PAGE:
Thursday, December 31, 2009

VECKATIMEST - Grizzly Bear (2009)

All one really needs to know about the level of ambition present on Grizzly Bear's chamber pop masterpiece Veckatimest is made abundantly clear one minute into album opener Southern Point.  For those first sixty seconds, Grizzly Bear lays down what seems certain to become the folk-rock song of the unbelievably cool, late-night acoustic groove tied to an awesome melodic vocal that gets even better when killer backing vocals kick in at around forty seconds. But then, at that one minute mark, just as you think the song is going to rise up in a huge, harmonic chorus, it instead shifts abruptly into an adventurous four minute prog-rock excursion utterly disconnected from that amazing opening, never to return.  

And even though those final four minutes can feel like a bit of a letdown (though exciting on their own, they're not near as good as that stunning opening), they demonstrate Grizzly Bear's courageous willingness to kill their darlings midstream in the search of something even better, and it's this unwavering fearlessness that makes Veckatimest, at least for me, the best album of 2009.

Sometimes you go with consistency, sometimes you go with high points.  Veckatimest definitely falls into the second category. 

It's not nearly as consistent as other top 2009 albums like Animal Collective's Merriweather Post Pavillion , The Flaming Lips' Embryonic or The Xx's self-titled debut, but where each of those albums basically takes one great approach and rides it out through minor variations for the duration, Veckatimest is a non-stop parade of daring change-ups and unexpected instrumental juxtapositions...there's dozens of new ideas at play here, they don't all work, but several do, at the highest possible level.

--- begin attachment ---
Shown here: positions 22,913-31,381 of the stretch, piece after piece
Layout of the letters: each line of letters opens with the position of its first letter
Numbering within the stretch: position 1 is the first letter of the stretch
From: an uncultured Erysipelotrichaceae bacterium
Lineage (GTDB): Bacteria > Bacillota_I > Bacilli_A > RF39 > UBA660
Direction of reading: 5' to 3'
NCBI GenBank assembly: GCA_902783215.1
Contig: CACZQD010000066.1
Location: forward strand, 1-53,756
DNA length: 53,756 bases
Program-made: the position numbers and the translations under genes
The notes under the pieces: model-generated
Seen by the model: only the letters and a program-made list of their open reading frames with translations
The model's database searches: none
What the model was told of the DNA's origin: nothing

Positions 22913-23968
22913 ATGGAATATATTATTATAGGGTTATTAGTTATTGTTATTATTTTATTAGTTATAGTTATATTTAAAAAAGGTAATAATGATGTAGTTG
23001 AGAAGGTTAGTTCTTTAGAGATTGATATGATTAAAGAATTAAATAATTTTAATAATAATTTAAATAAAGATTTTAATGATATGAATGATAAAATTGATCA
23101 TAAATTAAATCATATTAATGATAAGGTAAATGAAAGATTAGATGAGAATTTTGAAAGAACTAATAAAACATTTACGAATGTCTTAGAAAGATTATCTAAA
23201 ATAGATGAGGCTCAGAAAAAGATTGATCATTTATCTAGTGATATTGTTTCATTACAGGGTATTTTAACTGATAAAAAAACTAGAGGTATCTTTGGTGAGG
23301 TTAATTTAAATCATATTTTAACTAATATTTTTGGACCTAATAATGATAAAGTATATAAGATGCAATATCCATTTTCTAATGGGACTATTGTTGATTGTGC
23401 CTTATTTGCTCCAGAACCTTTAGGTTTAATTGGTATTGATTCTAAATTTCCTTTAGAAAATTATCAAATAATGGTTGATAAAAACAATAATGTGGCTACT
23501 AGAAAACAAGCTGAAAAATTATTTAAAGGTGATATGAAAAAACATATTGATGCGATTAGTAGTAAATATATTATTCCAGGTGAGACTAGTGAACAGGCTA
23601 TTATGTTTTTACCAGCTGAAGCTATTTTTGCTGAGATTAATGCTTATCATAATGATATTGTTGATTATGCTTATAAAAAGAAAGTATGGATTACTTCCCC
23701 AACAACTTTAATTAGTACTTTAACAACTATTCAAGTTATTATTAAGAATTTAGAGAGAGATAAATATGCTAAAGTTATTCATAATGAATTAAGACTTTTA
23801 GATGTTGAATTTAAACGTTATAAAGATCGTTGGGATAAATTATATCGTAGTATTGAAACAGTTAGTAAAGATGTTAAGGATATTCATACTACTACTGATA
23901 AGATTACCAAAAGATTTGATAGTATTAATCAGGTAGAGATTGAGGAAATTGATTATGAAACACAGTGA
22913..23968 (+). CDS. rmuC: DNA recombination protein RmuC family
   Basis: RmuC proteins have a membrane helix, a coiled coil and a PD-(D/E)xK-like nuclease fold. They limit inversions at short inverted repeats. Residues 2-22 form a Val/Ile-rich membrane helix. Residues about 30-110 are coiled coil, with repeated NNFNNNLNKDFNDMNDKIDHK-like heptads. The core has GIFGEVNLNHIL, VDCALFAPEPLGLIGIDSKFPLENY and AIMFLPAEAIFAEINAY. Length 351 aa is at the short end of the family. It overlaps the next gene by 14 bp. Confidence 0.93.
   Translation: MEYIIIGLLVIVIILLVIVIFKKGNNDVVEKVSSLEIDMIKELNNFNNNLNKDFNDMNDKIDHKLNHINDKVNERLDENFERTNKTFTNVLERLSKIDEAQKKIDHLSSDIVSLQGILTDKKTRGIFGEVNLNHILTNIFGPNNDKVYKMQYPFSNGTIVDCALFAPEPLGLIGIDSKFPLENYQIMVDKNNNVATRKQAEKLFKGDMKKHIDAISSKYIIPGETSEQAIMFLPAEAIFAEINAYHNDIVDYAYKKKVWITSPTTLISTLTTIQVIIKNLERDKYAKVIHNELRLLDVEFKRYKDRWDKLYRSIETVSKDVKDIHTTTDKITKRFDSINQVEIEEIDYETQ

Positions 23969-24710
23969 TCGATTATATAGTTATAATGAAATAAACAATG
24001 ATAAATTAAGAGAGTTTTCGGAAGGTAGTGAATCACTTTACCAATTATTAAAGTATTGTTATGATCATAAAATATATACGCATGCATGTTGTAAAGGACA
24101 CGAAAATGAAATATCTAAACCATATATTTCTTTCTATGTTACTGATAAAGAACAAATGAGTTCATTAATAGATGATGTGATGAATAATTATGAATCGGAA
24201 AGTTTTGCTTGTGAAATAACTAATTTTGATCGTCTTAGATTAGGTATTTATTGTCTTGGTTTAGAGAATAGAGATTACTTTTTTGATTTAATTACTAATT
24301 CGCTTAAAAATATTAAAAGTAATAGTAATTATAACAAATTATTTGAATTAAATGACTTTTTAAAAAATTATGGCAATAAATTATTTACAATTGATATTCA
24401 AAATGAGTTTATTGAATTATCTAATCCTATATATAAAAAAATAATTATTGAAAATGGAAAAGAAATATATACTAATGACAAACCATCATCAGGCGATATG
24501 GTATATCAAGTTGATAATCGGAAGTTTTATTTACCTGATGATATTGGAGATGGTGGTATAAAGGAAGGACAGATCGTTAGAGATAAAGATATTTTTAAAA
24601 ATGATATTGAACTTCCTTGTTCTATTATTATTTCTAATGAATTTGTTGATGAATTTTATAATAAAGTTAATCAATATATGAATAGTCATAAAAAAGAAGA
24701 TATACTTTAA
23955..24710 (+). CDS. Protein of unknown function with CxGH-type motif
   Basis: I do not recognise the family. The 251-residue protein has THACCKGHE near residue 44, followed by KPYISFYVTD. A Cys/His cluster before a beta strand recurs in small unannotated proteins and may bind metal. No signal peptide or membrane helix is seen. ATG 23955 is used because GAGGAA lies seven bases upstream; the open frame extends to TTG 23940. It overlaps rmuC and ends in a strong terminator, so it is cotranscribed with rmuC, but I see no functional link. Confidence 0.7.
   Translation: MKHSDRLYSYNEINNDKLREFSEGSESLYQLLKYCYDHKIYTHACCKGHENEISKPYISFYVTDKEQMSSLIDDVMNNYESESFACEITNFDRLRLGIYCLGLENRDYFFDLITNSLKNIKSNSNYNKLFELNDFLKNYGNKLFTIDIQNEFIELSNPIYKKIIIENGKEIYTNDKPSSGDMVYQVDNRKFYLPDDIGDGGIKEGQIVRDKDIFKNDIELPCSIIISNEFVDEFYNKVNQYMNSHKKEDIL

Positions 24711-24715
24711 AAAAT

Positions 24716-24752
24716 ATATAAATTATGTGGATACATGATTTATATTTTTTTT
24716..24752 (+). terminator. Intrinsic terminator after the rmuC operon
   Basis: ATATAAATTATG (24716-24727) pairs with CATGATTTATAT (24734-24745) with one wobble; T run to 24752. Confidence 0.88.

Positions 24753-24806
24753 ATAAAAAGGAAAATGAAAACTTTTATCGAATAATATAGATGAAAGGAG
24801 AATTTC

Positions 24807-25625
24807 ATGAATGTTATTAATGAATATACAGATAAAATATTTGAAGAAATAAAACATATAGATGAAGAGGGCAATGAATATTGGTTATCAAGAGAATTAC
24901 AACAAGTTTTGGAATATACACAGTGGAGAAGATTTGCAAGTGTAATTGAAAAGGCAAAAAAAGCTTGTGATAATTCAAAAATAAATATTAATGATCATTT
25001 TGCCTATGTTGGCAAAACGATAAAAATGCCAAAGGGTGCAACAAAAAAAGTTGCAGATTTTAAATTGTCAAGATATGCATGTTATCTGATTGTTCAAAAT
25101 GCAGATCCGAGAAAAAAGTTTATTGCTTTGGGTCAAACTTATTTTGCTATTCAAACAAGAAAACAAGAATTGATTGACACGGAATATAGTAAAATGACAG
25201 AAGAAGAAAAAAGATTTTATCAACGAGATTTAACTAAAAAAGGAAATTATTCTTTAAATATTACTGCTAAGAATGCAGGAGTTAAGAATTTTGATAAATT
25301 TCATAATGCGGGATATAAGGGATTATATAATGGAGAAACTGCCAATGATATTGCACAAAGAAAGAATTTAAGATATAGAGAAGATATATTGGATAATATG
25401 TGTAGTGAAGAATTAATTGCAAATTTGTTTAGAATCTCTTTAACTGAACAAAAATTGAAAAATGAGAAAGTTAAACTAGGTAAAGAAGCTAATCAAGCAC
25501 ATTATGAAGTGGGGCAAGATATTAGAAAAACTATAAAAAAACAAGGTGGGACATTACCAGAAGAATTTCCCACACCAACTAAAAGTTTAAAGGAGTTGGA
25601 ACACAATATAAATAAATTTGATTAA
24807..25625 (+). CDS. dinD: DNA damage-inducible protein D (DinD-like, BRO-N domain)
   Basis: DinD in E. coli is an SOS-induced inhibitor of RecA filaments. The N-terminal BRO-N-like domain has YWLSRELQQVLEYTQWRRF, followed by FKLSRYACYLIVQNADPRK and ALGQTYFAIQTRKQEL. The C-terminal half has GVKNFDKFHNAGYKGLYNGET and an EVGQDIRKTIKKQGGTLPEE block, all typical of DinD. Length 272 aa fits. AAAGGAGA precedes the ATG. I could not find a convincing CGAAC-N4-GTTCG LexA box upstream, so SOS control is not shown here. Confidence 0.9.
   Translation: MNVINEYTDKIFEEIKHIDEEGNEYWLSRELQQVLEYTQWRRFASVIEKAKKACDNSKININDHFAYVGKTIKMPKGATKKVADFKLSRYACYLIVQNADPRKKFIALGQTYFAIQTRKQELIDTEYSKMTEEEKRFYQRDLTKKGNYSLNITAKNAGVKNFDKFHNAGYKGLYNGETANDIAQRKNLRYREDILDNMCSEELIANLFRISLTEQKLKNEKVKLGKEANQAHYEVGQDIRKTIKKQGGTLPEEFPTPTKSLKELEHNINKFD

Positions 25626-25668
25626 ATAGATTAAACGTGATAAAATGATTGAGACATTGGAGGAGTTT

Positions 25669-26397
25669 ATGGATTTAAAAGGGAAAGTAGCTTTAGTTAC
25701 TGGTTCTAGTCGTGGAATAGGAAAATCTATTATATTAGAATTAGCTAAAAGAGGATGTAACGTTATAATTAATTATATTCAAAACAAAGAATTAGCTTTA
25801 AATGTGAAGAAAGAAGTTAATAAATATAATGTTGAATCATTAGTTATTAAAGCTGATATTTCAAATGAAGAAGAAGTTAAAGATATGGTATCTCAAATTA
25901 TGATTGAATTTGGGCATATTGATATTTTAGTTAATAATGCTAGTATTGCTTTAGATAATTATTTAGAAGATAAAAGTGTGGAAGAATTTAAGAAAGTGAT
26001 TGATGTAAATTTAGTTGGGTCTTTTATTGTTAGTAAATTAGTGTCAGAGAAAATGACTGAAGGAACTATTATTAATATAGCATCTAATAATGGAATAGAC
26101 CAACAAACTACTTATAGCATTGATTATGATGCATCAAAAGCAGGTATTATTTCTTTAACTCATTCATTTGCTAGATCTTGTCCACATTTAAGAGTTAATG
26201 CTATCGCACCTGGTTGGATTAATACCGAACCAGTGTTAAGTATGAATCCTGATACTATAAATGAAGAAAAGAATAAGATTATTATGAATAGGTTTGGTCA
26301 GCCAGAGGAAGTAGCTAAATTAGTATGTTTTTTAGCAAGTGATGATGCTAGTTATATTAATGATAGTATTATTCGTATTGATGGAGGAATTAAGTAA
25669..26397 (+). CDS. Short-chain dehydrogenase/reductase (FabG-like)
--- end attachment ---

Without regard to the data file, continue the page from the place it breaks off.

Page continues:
In a very real sense, you could call Veckatimest the OK Computer of harmonically driven chamber pop's often that inventive.

Moments of brilliance abound.  From Southern Point's aforementioned opening to the soaring Beach Boy harmonies of breakthrough single Two Weeks, through Cheerleader's pitch perfect design and Ed Droste's massive emotive climax in Ready, Able, to the odd, enthralling rhythm guitar work of About Face and the monstrous huge final minute of Daniel Rossen's While You Wait For The Others, Veckatimest is that type of record that's constantly swinging for the fences and always challenging itself.

It's not an album for everyone...there's a definite wimp factor at play whenever male-led bands go all out for moments of beauty, as Grizzly Bear does here in spades, and the band's idiosyncratic, herky-jerky rhythms can take some getting used to...but overall all, if you're up for checking out the most recklessly daring album of the year, even though it's a mellow, artsy one, Veckatimest is the album for you.

Status: Highest Recommend.

Here's that very creepy official video for Two Weeks.

Component Breakdown:
2. Two Weeks - 10
3. All We Ask - 7
5. Cheerleader - 10
6. Dory - 5
8. About Face - 9
9. Hold Still - 6
Intangibles - High.

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What did you think of Veckatimest? Let readers know in the comments section.